900mm: Connects B junction box to rear derailleur (routes through right chainstay)
2x400mm: connects right and left shifters to A junction box. The left shifter is not necessary, but we include it anyway in case someone wants right-up/left-down type shifting
350mm: Connects battery (zip-tied to down tube battery door) to B junction box.
Try to attach the B junction box to the battery so that it isn't rattling loose inside the down tube. Another option would be to wrap it in foam so that it doesn't make any sound as it bounces around.
The Fox AX fork will only fit on the 55cm frame! It will touch the down tube on all other frame sizes. And it messes with the geo a lot, slackening the angles. It is not recommended.
Rear is 32 mm front is 15mm not including head.
We like the Arundel side loader cages that you can find in our online store here.
Also approved are Elite brand cages.
Other cages might rub the paint on your down tube, so please stick with these two brands.
With 4 or 5 sizes per model, 2 or three colors per model (colors don't all weigh the same), 6 different bike models and 5 different groups offered, not to mention dozens of possible changes in shocks, wheels, tires and seatposts, there are thousands of possibilities for complete bike weights. So we don't have them all recorded.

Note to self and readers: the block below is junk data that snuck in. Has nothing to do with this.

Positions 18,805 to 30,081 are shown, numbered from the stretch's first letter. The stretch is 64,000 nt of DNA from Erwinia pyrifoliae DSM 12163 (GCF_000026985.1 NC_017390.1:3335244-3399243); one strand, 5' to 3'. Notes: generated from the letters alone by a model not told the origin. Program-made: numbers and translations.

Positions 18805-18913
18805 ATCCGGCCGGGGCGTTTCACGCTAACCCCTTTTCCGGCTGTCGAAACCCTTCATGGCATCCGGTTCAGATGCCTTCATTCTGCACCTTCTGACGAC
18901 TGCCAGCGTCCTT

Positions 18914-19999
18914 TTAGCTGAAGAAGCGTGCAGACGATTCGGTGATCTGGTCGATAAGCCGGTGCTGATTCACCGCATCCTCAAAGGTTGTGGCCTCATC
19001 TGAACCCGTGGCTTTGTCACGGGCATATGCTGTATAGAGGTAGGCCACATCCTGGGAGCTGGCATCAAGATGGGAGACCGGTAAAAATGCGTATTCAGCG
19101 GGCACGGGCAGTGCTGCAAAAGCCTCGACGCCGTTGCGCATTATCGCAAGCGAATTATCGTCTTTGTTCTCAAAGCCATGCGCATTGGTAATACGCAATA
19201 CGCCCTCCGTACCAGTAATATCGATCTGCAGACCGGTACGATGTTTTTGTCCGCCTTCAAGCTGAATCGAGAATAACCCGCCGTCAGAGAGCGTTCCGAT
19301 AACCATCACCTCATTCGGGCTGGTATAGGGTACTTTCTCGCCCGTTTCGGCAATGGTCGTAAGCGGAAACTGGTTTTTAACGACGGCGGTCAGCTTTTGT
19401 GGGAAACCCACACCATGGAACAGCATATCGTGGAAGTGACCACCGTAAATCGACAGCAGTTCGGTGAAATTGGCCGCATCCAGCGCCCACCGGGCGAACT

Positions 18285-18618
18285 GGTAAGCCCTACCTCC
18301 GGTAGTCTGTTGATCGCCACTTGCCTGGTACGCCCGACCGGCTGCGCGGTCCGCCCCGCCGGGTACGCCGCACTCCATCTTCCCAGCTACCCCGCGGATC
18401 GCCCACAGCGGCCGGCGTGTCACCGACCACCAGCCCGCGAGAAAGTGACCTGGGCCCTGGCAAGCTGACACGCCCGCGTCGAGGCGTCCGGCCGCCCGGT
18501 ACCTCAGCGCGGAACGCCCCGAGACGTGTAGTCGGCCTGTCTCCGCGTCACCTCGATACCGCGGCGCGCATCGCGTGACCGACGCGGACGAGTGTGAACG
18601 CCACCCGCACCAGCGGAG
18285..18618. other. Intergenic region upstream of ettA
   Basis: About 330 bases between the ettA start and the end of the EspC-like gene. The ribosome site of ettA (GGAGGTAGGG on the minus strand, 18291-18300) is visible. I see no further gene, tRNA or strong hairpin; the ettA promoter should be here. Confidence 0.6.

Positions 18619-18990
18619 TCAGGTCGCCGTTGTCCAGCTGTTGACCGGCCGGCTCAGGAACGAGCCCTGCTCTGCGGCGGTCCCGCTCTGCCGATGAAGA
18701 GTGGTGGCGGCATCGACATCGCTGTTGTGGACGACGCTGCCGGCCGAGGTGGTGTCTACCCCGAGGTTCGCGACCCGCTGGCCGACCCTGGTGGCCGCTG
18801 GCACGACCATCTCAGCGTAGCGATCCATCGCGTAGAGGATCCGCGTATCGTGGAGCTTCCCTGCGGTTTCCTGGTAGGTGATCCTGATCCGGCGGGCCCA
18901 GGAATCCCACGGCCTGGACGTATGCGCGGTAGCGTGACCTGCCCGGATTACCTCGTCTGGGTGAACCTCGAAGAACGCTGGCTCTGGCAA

We have weighed a few bikes as we build them for our demo fleet. Send an email to firstname.lastname@example.org and we'll at least get close to your setup.
Bear in mind that we are a company of only 26 people with nearly zero turnover.
Staying small, lean and nimble is very important to us, so we rarely add staff.
Since we are a small company with about 26 employees, there's not a lot of money or bandwidth for sponsorships.
When we do get involved, we work with athletes through the local dealers who carry our bikes. Some athletes who have already have an established relationship with a shop actually get them to become dealers.
This is a good way for us to close the loop of sponsorship and dealers and Ibis to create sales.
If you are directly employed in the bike industry, send an inquiry with your place of work and title to email@example.com and he’ll get back to you.
We do have a discount program in place.
Ibis sells through dealers and will discount 10% for NICA athletes and coaches.
Ibis also requests that dealers discount the Coach or Athlete bike, but any discount ultimately given to you will be at the discretion of the dealer.
We strongly encourage dealers to take part in this program to get more kids and coaches on bikes and many will discount a further 10%.
This applies to Ibis dealers and non-dealers alike.
No, we do not.
We do know of a couple painters doing custom carbon work:
Joe's Carbon Solutions: faster turn-around but you’ll pay for it
Spyder Composites: more economical, but projects take some time
There’s a big list of painters here, but we haven’t vetted them.
And unfortunately, we can’t supply a frame to you in raw finish.
For all other questions, email firstname.lastname@example.org